I get you want closure on the minimal ER class with a fixed name: "Loader Crane" works for me, i can accept that as it looks like one & still contains "ER" part for historical name keeping.

it's not, unless you have a weird definition of Simple Coloring. In every definition I've seen it only uses conjugate clusters,

grouped strong links and conjugate links. and weak inferences at sector changes

pretty much where Simple Sudoku was at in development, before it was no longer worked on. { he was adding grouped and box links to incorporate ER's }
{i do not remember where i was reading that from back in the day either here or the programs forum}

however
you won't see much documentation on simple coloring using [xxx | . . . | . x . ] style links
for a reference starting point
http://forum.enjoysudoku.com/simple-colouring-and-grouping-of-candidates-t2954.html
http://sudoku.com.au/sudokutips.aspx?Go=D17-2-1994
Some do, some teach, the rest look it up.
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Re: Name this Turbot Fish type!

Postby tarek » Wed Nov 14, 2018 6:45 pm

StrmCkr wrote:
The only other possibility is fish patterns, but I don't think such complicated fishes had even been invented by that time (2005).

the most complicated fish in those days was all Row/Col based ie "finned" sword fish, jellies, squirm-bag{Starfish} that was 2005 on the programmers forum.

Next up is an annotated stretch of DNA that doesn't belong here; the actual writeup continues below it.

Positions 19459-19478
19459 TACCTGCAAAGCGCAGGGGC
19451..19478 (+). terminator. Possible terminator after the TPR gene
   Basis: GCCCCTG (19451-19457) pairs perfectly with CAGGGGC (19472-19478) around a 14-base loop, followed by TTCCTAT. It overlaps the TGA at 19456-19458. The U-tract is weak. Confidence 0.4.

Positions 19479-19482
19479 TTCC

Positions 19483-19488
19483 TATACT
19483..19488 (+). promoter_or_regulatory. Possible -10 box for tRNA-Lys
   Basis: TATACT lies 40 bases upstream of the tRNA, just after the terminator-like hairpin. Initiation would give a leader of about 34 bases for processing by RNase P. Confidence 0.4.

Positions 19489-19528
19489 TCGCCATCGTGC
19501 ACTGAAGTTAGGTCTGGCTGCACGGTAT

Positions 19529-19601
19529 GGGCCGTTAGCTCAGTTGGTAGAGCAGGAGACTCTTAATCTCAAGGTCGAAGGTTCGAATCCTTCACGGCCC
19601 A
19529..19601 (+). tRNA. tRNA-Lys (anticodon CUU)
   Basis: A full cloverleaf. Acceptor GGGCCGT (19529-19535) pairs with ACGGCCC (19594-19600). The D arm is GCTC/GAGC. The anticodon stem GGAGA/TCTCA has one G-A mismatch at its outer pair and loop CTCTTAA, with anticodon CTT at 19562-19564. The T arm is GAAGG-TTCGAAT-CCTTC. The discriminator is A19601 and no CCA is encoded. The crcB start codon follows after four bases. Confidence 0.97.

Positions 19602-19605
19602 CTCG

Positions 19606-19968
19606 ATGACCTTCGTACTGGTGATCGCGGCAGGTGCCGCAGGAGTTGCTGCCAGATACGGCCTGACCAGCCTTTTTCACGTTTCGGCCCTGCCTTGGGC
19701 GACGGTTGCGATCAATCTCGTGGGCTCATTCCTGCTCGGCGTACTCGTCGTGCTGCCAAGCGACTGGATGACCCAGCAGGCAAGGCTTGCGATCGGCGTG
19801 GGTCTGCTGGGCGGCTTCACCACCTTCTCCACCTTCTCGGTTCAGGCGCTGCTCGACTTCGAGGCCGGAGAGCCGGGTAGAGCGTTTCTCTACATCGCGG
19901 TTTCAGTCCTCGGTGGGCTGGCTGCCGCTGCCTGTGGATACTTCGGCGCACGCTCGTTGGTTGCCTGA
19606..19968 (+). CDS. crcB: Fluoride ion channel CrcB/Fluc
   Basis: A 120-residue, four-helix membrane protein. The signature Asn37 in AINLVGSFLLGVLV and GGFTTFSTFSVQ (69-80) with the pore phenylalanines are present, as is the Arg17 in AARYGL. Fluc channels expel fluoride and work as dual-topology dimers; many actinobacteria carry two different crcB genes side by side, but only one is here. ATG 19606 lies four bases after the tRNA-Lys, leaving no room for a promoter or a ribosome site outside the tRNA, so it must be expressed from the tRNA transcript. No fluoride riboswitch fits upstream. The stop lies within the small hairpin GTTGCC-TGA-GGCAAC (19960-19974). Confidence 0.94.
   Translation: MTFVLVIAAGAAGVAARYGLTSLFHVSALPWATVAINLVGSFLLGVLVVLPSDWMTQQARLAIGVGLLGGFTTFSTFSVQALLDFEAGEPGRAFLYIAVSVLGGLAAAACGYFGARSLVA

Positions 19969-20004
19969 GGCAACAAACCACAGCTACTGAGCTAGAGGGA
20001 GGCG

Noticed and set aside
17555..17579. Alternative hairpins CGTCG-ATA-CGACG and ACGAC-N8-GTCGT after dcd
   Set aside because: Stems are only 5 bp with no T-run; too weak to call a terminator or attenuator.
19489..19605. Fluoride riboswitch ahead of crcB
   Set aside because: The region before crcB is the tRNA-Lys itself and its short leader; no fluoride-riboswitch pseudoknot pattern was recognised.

{ before the inclusion of box type was accepted. ER's and hinges opened that door. }

All of the strange fish came after Jan 2006 including this:
Code: Select all
Fish with 18 eliminations including 4 cannibalistic
.........75.13....29.87.............41.7..82.87..5.93..........5..3..78.38.92.51.
After 3 finned swordfish
.--------------------.--------------------------.----------------------------.
| 16   346   134-68  |  2456   469      245-69  |  1234-6   45-679   1235789 |
| 7    5    *468     |  1      3       *2469    | *246     *469     *24-689  |
| 2    9    *1346    |  8      7       *456     | *1346    *456     *1345-6  |
:--------------------+--------------------------+----------------------------:
| 69   236   235-69  |  24-6   14-689   123489  |  146      4567     145-67  |
| 4    1    *3569    |  7     *69      *3-69    |  8        2       *56      |
| 8    7    *26      | *246    5       *124-6   |  9        3       *146     |
:--------------------+--------------------------+----------------------------:
| 169  246   124-679 |  456    1468     145-678 |  2346     469      234-69  |
| 5    246   124-69  |  3      146      14-6    |  7        8        24-69   |
| 3    8    *467     |  9      2       *467     |  5        1       *46      |
'--------------------'--------------------------'----------------------------'
Franken Squirmbag: 6 r23569 c369b35 => r1c3678,r23478c9,r4c345,r5678c6,r78c3<>6
V(17) XF(00) NF(00) EE(18) CE(04) PE(18)


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Re: Name this Turbot Fish type!